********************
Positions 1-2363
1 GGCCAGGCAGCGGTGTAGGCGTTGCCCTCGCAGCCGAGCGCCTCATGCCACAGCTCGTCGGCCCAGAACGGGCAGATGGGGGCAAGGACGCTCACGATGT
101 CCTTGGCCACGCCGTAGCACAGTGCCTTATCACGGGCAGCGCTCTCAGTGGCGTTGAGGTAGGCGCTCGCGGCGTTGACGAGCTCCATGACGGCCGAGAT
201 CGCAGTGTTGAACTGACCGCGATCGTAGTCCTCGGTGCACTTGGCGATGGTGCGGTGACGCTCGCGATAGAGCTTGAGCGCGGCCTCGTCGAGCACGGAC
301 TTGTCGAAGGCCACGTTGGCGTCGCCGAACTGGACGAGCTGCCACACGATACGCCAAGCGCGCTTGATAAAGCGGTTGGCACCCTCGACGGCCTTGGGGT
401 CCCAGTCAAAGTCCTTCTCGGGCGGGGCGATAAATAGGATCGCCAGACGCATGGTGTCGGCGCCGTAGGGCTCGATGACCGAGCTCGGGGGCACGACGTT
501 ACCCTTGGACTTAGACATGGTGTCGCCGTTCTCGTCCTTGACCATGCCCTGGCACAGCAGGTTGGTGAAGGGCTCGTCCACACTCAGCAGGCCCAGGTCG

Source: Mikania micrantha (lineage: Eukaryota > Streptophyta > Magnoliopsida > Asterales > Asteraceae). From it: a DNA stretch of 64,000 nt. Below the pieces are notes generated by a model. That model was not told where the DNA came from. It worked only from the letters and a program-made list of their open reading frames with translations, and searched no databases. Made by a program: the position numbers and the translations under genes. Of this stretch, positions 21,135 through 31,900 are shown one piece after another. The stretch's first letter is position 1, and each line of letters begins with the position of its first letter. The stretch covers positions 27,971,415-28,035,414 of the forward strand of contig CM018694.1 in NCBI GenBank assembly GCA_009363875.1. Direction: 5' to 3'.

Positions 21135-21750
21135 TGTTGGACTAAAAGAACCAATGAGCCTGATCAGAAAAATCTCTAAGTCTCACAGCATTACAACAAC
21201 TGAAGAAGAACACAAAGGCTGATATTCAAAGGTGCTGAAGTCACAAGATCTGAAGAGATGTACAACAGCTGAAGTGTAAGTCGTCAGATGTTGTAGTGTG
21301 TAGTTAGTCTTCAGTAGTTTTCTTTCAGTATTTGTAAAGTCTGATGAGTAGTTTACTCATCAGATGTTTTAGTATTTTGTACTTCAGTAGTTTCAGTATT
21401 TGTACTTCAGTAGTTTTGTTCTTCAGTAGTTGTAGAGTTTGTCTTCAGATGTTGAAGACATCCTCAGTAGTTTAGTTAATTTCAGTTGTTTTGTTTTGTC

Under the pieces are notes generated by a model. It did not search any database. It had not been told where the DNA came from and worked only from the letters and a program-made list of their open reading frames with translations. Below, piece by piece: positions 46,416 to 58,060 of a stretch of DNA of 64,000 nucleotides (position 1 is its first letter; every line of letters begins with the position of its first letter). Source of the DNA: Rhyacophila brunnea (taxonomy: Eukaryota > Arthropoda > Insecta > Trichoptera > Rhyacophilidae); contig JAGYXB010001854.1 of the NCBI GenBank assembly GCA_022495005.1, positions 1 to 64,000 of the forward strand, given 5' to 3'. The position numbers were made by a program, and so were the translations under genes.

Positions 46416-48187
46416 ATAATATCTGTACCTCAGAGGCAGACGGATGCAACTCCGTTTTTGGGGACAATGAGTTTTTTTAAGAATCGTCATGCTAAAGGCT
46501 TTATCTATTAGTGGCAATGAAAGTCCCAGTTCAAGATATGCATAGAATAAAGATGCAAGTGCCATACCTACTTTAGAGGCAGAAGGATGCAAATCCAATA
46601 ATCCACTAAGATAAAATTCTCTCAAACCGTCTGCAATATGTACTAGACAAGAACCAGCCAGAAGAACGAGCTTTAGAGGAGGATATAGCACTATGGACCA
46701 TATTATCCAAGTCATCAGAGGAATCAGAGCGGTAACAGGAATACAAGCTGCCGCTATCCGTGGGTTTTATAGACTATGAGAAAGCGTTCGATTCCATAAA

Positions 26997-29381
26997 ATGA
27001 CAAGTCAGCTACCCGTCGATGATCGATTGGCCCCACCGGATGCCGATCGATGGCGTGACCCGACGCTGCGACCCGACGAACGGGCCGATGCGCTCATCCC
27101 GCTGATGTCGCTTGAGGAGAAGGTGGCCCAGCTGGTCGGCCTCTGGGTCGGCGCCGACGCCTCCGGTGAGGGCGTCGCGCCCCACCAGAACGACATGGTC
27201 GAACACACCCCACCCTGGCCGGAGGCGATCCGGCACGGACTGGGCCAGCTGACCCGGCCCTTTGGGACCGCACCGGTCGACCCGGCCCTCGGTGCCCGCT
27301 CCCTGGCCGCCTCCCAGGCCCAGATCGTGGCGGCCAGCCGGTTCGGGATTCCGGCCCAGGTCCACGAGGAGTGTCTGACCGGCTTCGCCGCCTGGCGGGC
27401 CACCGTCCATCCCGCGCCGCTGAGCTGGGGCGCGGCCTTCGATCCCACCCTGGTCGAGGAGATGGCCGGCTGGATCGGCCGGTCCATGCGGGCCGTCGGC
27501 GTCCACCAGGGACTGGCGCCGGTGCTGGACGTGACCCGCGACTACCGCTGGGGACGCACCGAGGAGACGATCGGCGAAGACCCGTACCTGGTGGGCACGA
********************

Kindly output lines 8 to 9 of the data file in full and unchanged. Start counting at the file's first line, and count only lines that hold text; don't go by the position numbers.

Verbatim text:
Source: Mikania micrantha (lineage: Eukaryota > Streptophyta > Magnoliopsida > Asterales > Asteraceae). From it: a DNA stretch of 64,000 nt. Below the pieces are notes generated by a model. That model was not told where the DNA came from. It worked only from the letters and a program-made list of their open reading frames with translations, and searched no databases. Made by a program: the position numbers and the translations under genes. Of this stretch, positions 21,135 through 31,900 are shown one piece after another. The stretch's first letter is position 1, and each line of letters begins with the position of its first letter. The stretch covers positions 27,971,415-28,035,414 of the forward strand of contig CM018694.1 in NCBI GenBank assembly GCA_009363875.1. Direction: 5' to 3'.

Positions 21135-21750